Cougar (Puma concolor)
What they look like: Cougars are carnivores (meat eating animals). They are very good at hiding and are rarely seen in the wild.
Cougars are mammals and the young drink their mother's milk. This animal is identified by its large size, cat-like appearance, uniformly gray to reddish-tan body color, and long tail - nearly three feet (1 m) long and a third of its total length. The muzzle and chest are white and there are black markings on the face, ears and tip of the tail. Cougar kittens have black spots until they are about 6 months old.
Adult males weigh up to 200 pounds (about the weight of an adult man), and adult females up to 120 pounds.
Where they live: Other than humans, cougars are the most widely distributed land mammal in the Western Hemisphere. Cougars range from northwestern Canada to Patagonia, South America. Click on a range map to see where cougars live in Washington and California.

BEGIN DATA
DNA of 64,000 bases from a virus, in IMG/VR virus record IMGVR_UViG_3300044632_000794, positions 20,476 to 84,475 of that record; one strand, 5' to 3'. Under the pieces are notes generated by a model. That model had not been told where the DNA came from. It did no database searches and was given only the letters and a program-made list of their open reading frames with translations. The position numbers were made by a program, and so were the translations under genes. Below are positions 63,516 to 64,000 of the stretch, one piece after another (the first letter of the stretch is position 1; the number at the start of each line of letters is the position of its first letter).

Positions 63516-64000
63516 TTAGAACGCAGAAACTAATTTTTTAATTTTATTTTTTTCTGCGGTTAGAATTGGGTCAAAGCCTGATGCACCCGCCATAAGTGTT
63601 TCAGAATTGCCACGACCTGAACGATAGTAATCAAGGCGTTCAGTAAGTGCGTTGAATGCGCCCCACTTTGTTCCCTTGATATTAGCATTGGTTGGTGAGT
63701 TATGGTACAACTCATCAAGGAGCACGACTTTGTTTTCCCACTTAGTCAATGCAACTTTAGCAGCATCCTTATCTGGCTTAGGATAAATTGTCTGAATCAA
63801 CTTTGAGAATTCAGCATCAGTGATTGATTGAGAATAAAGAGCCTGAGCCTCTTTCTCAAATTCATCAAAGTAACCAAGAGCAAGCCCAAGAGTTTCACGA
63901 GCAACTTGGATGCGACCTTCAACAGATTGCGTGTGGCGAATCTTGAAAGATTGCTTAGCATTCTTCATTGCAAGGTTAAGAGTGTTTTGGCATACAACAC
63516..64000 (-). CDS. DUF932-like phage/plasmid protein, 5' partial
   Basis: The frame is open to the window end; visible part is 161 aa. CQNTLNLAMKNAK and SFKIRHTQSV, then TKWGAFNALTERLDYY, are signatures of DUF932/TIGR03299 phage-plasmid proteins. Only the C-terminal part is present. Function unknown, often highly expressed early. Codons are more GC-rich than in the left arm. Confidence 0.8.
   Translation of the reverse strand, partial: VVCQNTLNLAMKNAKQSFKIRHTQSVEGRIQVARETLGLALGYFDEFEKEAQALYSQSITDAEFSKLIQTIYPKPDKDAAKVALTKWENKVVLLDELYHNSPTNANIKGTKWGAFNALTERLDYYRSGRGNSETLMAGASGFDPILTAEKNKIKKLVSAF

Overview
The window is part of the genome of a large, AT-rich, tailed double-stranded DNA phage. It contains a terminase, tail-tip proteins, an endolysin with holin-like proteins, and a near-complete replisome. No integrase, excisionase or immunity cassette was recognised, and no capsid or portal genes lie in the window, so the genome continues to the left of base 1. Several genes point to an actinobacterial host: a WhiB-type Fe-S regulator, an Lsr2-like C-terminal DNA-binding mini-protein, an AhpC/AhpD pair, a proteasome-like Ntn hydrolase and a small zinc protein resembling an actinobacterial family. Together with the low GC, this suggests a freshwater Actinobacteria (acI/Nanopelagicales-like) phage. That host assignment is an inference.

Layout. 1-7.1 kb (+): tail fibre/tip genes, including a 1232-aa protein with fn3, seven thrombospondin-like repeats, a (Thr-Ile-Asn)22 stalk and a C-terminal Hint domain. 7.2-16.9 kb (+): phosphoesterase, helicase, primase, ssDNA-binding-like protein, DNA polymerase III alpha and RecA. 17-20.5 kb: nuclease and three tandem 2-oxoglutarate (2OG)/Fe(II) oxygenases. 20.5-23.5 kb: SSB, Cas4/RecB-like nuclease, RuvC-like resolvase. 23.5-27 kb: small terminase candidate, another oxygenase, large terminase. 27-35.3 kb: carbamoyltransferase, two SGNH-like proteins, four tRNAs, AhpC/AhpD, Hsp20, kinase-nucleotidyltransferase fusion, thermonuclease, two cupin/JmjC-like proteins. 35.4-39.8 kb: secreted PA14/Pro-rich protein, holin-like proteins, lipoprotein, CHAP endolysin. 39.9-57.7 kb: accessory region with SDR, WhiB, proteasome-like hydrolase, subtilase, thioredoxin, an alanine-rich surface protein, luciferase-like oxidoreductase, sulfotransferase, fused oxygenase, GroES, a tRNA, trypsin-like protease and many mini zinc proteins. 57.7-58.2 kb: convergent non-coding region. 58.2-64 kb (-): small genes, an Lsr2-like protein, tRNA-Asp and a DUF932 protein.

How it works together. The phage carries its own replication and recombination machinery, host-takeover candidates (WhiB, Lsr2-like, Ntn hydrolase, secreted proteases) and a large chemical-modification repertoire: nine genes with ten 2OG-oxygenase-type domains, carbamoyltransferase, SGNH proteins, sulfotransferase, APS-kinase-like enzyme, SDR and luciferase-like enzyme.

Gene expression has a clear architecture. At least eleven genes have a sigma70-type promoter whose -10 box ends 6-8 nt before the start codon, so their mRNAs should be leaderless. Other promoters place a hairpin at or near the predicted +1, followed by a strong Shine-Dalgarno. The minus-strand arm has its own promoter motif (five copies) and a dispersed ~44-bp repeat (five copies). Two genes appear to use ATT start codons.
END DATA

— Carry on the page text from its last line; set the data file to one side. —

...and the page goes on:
Cougars make their dens in rocky ledges, dense thickets and under uprooted trees. They are highly territorial— a male cougar may use a home range of 50 to 150 square miles (for comparison, the City of Seattle is 92 square miles).
What they eat: Cougars hunt primarily from dusk till dawn (sunset to sunrise). Their primary prey is deer, but they also eat porcupines, raccoons, birds, small mammals, foxes, mice, and grass.
After the cougar is finished feeding on prey, it will cover the carcass (dead animal) with leaves and sticks to save it for another day.
How they develop: Cougars begin breeding at about 3 years of age. Typical litters have 1 to 6 kittens born after a 3-month pregnancy (people have a 9-month pregnancy). Their eyes open in 8 or 9 days and the young are weaned from the mother in 2 to 3 months. The kittens may remain with the mother into their second year.
How long they live: Cougars live about 10 to 20 years in the wild and over 20 years in captivity.
NatureMapping - Project CAT (Cougars and Teaching) Project CAT in designed to provide research on cougars in rural and suburban settings to better understand cougar-human interactions. K-12 students, teachers and local community members will assist researchers in this study of regional cougar populations. Learn more >>
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